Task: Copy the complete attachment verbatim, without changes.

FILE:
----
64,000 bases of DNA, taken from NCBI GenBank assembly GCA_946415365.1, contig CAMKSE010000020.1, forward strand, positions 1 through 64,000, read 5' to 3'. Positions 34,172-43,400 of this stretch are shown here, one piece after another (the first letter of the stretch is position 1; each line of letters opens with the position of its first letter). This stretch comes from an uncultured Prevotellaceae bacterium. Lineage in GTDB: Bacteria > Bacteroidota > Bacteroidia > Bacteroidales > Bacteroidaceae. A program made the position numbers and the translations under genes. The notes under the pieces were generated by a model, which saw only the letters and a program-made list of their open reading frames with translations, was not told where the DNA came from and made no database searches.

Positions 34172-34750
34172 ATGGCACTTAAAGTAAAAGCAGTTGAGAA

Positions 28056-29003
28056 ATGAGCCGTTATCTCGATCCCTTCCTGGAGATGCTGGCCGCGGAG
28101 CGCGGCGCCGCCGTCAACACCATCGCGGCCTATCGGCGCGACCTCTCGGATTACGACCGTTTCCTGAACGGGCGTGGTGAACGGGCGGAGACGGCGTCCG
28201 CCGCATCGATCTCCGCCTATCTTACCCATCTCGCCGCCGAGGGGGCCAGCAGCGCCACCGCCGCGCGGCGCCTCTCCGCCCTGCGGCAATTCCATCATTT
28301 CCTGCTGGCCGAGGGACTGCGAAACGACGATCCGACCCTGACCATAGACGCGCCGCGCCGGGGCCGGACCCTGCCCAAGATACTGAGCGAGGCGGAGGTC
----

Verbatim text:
64,000 bases of DNA, taken from NCBI GenBank assembly GCA_946415365.1, contig CAMKSE010000020.1, forward strand, positions 1 through 64,000, read 5' to 3'. Positions 34,172-43,400 of this stretch are shown here, one piece after another (the first letter of the stretch is position 1; each line of letters opens with the position of its first letter). This stretch comes from an uncultured Prevotellaceae bacterium. Lineage in GTDB: Bacteria > Bacteroidota > Bacteroidia > Bacteroidales > Bacteroidaceae. A program made the position numbers and the translations under genes. The notes under the pieces were generated by a model, which saw only the letters and a program-made list of their open reading frames with translations, was not told where the DNA came from and made no database searches.

Positions 34172-34750
34172 ATGGCACTTAAAGTAAAAGCAGTTGAGAA

Positions 28056-29003
28056 ATGAGCCGTTATCTCGATCCCTTCCTGGAGATGCTGGCCGCGGAG
28101 CGCGGCGCCGCCGTCAACACCATCGCGGCCTATCGGCGCGACCTCTCGGATTACGACCGTTTCCTGAACGGGCGTGGTGAACGGGCGGAGACGGCGTCCG
28201 CCGCATCGATCTCCGCCTATCTTACCCATCTCGCCGCCGAGGGGGCCAGCAGCGCCACCGCCGCGCGGCGCCTCTCCGCCCTGCGGCAATTCCATCATTT
28301 CCTGCTGGCCGAGGGACTGCGAAACGACGATCCGACCCTGACCATAGACGCGCCGCGCCGGGGCCGGACCCTGCCCAAGATACTGAGCGAGGCGGAGGTC